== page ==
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Old 01-05-2011, 01:47 PM   #1
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Default Bluebird made overloaded rv's? Shocking.

I copied this from another rv website. I wonder how many other rv's are overloaded when they roll out of the shop? My neighbor just bought a brand new Winnebago class A and I was checking the door sticker. They only gave him 1000 lbs of available cargo weight! That includes passengers too. So if he put 4 250lb people inside they couldn't bring any food or luggage.
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Old 01-05-2011, 01:48 PM   #2
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Woops, forgot to put the legal story in. Here ya go:

Jury finds Blue Bird Corporation liable for fraud, lawyer reports

BY: Greg Gerber posted on November 23, 2010 12:01
RV D@ily Report

BIRMINGHAM, Mich. -- On Nov. 18, an Ottawa County, Mich., jury rendered a verdict that Blue Bird Corporation committed intentional fraud, among other things, in that it knowingly manufactured 57 overweight and dangerous motorhomes and for two years, between 2004-2006, sold them to unsuspecting customers, a law firm representing victims reported today.

Blue Bird manufactured and sold these coaches, designated Blue Bird "Wanderlodge M450 LXi", at prices starting at $700,000 and reaching more than $1 million dollars.

The jury verdict stated that Blue Bird made the fraudulent statements with the intent that the statements be relied upon by its customer and that Blue Bird intentionally created a false impression about its product intending that its customer would rely upon it, said H. Joel Newman, a founding shareholder in the law firm of Hyman Lippitt PC.

The jury verdict was rendered in favor of Anthony McNeal, of Franklin, Mich., on his claims for fraud, silent fraud, breach of the Michigan Consumer Protection Act, and breach of implied warranty.

Newman, who served as McNeal's lead trial attorney, said he believes it is critical that this information finally comes to light six years after the first dangerous vehicle was manufactured, because this company manufactures and sells school buses that transport thousands of children every day.

The lawsuit alleged that the defects in these motorhomes, which Blue Bird denied and/or failed to disclose, were known for years, even as it continued to manufacture and sell the vehicles caused, among other things, a disproportionate number of front tire problems, especially on the curb side of the vehicle, said Newman. He believes at least one fatal accident was caused by the same defects the jury found. The fatal accident occurred in October 2007 ,and is the subject of a secret settlement between Blue Bird and the family of the decedent, said Newman.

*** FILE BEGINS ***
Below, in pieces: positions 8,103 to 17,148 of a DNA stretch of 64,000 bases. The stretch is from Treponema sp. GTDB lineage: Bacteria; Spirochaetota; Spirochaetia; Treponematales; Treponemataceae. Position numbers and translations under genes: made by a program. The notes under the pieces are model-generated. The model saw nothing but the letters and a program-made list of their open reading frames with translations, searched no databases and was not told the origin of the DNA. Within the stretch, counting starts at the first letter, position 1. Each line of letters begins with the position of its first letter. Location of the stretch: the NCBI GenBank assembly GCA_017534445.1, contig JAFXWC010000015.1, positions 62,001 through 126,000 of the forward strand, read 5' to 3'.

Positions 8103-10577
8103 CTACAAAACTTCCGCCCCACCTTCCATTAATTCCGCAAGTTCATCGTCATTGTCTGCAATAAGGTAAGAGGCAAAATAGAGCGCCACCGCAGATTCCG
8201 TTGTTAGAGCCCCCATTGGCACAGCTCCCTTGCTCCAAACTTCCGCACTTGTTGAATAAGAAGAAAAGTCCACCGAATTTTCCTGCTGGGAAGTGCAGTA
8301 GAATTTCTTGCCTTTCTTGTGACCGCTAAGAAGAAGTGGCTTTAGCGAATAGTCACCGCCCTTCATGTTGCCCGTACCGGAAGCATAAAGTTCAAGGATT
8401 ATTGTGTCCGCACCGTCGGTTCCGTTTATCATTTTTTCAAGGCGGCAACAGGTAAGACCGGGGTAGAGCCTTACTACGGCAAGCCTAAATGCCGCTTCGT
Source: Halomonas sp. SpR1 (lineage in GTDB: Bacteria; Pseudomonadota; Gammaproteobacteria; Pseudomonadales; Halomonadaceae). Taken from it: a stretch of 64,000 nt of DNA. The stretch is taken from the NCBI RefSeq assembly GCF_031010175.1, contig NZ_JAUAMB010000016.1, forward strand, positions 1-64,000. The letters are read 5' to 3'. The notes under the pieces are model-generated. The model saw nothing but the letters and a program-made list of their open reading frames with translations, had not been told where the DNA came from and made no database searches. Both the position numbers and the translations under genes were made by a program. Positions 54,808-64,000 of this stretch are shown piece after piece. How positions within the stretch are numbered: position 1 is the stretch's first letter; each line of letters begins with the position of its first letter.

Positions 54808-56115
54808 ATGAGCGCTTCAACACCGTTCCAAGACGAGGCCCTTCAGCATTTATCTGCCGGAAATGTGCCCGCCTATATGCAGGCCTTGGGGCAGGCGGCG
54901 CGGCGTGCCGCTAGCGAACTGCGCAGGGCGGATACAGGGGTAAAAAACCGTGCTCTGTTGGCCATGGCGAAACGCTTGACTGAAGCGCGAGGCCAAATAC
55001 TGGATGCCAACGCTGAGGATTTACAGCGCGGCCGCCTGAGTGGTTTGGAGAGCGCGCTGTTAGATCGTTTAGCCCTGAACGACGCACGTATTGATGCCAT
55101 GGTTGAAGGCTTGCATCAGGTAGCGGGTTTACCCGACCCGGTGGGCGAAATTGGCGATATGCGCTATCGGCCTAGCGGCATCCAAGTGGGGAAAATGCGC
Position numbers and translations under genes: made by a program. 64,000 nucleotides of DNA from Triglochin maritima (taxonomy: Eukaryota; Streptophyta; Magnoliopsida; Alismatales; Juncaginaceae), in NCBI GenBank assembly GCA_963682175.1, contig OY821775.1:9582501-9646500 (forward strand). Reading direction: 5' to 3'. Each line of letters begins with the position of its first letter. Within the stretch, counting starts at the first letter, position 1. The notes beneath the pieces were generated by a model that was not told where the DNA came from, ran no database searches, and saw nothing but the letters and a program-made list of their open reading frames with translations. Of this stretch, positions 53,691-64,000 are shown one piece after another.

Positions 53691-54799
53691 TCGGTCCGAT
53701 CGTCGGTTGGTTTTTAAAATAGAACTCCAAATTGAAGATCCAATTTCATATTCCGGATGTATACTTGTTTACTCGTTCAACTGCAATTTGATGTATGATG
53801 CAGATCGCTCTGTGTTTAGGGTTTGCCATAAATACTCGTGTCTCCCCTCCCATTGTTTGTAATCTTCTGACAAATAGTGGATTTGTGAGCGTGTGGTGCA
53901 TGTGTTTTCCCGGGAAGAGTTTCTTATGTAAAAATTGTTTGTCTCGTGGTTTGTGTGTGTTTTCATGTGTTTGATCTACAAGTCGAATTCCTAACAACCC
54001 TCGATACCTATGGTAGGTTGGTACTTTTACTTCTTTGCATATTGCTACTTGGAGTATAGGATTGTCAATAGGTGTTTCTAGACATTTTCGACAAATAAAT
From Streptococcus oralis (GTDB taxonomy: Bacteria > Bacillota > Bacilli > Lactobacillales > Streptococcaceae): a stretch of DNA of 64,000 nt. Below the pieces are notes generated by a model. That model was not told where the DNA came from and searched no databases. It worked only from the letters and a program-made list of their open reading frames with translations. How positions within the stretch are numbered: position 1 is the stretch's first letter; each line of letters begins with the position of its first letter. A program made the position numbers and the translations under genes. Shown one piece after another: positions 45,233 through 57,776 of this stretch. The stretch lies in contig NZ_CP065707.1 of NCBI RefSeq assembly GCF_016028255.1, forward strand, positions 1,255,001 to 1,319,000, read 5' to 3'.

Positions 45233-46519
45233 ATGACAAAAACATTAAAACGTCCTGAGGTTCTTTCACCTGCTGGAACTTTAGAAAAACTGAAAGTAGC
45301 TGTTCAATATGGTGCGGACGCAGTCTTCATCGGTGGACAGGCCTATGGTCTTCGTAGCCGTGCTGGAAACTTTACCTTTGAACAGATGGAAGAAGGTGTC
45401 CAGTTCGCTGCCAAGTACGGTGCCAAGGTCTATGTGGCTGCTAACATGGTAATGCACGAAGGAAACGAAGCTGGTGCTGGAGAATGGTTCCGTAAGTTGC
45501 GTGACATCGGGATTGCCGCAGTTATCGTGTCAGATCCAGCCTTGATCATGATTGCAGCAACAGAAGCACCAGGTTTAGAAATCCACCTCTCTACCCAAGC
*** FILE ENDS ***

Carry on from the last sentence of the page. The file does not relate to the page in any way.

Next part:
Shortly after the accident, in December 2007, Blue Bird reported the problem to NHTSA. Customers were notified in March 2008. Blue Bird then conducted a recall which did not resolve the problem, said Newman. Then it conducted a second phase of the recall that resulted in additional problems, he added. Subsequently, a third phase recall was conducted. The jury found that the vehicle was still defective even after the third recall by Blue Bird, said Newman.

"During the trial, company witnesses admitted knowing the coaches were built with tie rods which did not meet their specifications," said Newman. "According to the witnesses, when Blue Bird learned of the tie rod problem, it failed to warn customers or dealers promptly, and continued to manufacture and sell the coaches. They also admitted that failed tie rods could result in loss of steering control.

"Company engineers admitted on cross examination that the company had weighed the coaches at the time of manufacture and knew of the overweight condition since 2004," he added. "Company witnesses admitted on cross examination that the coaches should never have been built or sold in their overweight condition."

Several of the engineers involved testified that the best fix would have been to reduce the weight of the coaches substantially, Newman explained.

According to the lawsuit, that would have been expensive, and was not done. "The lawsuit alleged that in the end, the company opted for a series of less expensive solutions," said Newman. "Hyman Lippitt PC believes in the interim, Blue Bird misrepresented the unloaded vehicle weights and the cargo carrying capacities of the coaches and continued to sell them.

"Months before the fatal accident in October 2007, Blue Bird sold its motorhome division to Coachworks Holdings, Inc.," Newman explained. "Coachworks' president, Dale T. Carson, testified that Blue Bird had not disclosed that the vehicles exceeded their axle weight ratings until after Coachworks had purchased the business. Mr. Carson testified that Coachworks learned of the problem after the purchase and never manufactured a single Wanderlodge M450 LXi. Coachworks is now in Chapter 11 bankruptcy."